BEAUFORT COUNTY, S.C. (WSAV) — Some books are being pulled off school library shelves in Beaufort County after a man raised questions about the “adult content” in one of them.

“His arms wrap around me and his hands go straight to my boobs. I try to knock them away but I am no match for his strength.” That was Joe Castagnino reading an excerpt from the book “Tricks.”

Castagnino said the New York Times Bestseller says was inside the May River High School library, as well as five other middle and high school libraries in the County.

“These are some of the lines that are in a book in our schools, Middle and High schools, this is unacceptable,” Castagnino said.

Description of the book “Tricks” by Ellen Hopkins on Amazon.

The book’s Amazon description says it is about “Five troubled teens fall into prostitution as they search for freedom, safety, community, family and love.”

The school system has since pulled the book out of the schools.

“That book under myself would not be something that I would purchase,” said Dr. Mary Stratos, Beaufort County Chief Instructional Officer.

It also now has 97 other books off the shelves and “under review” for potentially inappropriate content. Titles that were given to the school district by a concerned community member.

“We made a decision working with legal that these books have objectionable material,”
said Stratos. “So lets us at a district level pause and put things in place to review.”

Right now the book-buying process according to state law starts with librarians themselves in each school.

The school district started developing an administrative regulation for book regulation in fall 2021.

Now Beaufort County School officials say they are working on a way to allow for more people to be involved. They want to assure Principals sit with librarians to make sure they know what is on the school shelves. More people know what is in kids’ hands.

“We are putting systems in place to not have as much autonomy,” said Dr. Stratos. “A more collaborative approach. Us being able to identify if the material is appropriate.”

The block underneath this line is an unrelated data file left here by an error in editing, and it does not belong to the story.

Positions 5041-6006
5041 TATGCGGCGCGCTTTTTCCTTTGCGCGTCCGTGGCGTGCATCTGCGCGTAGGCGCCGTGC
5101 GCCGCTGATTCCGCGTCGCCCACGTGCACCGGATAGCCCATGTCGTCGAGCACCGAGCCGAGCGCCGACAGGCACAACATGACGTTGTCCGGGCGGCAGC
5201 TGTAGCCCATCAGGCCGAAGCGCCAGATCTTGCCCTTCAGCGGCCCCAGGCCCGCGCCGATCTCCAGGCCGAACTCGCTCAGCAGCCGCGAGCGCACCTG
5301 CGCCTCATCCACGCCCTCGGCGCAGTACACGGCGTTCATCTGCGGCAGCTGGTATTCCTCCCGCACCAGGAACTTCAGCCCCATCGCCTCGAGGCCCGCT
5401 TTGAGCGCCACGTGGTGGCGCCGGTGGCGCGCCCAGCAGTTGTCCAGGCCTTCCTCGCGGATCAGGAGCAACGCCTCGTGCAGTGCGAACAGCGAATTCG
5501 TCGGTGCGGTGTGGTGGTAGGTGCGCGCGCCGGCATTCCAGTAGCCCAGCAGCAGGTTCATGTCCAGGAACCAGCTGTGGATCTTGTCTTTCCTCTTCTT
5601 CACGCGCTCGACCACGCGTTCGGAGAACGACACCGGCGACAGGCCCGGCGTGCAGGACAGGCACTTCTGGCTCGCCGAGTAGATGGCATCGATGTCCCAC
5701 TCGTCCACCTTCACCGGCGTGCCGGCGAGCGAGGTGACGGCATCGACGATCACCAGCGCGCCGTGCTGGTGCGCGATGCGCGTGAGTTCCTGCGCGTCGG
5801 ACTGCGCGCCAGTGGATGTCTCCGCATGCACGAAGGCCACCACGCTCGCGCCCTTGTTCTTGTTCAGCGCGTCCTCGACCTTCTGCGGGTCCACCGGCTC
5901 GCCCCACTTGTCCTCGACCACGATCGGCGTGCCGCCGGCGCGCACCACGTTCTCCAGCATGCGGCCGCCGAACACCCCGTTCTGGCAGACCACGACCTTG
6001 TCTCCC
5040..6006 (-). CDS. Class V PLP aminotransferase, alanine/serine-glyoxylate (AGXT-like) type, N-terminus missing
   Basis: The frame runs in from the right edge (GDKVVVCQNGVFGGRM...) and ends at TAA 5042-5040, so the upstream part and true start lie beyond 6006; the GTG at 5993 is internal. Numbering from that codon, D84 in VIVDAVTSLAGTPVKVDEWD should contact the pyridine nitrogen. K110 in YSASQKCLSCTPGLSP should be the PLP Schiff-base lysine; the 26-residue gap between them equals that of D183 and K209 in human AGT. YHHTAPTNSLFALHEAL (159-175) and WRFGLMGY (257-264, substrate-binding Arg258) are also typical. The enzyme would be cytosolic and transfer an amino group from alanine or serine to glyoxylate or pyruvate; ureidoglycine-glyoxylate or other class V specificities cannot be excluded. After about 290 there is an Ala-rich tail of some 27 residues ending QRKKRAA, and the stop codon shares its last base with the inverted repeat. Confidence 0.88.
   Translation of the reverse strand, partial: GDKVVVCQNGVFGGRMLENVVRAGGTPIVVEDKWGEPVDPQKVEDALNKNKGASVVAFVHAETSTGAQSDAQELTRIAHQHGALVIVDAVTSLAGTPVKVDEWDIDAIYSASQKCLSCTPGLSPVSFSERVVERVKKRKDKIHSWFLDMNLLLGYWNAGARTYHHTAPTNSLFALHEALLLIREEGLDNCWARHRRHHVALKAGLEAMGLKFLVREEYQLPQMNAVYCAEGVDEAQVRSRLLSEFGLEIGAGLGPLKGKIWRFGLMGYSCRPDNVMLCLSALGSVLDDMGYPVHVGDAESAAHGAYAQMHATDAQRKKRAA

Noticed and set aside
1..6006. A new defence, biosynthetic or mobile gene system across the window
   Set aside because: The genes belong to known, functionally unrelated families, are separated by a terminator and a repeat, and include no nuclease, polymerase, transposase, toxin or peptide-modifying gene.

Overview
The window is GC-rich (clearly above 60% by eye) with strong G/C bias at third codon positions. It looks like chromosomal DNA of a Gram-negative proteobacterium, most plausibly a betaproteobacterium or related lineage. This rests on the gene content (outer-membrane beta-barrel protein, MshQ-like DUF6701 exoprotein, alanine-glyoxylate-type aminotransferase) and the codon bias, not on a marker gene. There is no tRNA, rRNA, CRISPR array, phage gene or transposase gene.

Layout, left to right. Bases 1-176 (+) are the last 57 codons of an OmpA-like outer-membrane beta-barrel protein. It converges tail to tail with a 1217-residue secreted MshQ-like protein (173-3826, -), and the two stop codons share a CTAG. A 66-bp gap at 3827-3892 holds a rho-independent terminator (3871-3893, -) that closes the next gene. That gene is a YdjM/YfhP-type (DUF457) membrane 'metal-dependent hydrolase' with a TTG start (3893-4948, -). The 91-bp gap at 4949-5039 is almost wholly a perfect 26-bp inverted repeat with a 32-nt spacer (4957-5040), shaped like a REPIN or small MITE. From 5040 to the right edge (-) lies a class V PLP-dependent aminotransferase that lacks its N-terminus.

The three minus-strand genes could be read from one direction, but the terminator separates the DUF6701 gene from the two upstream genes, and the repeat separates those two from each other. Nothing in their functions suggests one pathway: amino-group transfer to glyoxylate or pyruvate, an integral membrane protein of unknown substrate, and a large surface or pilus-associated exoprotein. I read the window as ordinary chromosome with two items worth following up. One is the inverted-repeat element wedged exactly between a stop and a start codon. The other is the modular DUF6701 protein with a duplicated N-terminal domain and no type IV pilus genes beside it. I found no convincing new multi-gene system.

“It’s not as easy as just removing a book from a Barnes and Noble shelf,” said Stratos. “There are 32 schools. This is a school system and we are shifting to culture change and putting a little more understanding to what we purchase as a school system.”

“We are looking at refining a selection process that will lend an opportunity for students to still be creative and have creative minds, but at what point is it too much.”

Stratos says as part of the process, parents can opt out of any material in a library or at an instructional level.

The District even made a Request for Reconsideration of School Library Materials form available to parents expressing concerns about books.

“No form to challenge any of the material that exists in our libraries has ever been turned in.. none,” Stratos said.

“Tricks” has been in schools since 2009 or 2016 depending on the campus. No one had complained until now.

Stratos isn’t blaming parents. She calls this part of the continual improvement process for the school district, and parents are a key part of that.

“We have worked under this administration to take a closer look and listen to our parents and be responsive, not reactive to their feedback,” said Stratos.

Castagnino says the District has not done enough, had a chance to stop this long before now, and wants someone to be held accountable.

“The school district, the administration, and the librarians need to be accountable for having these books in schools,” said Castagnino. “They need to be held to the same laws as anyone else would be. Because If I gave a book like or a bookstore would give a book like this to a minor that store would probably be shut down or the person arrested.”

Stratos would not say if any penalties, suspensions, or firings would be involved in the review of these books. Saying that would be up to Human Resources and the school system’s legal team.

The 97 books will be temporarily removed from the shelves and reviewed to see if they are appropriate for middle schoolers, high schoolers, or no school-age students at all.

The Board of Education will be talking about this issue at its next meeting.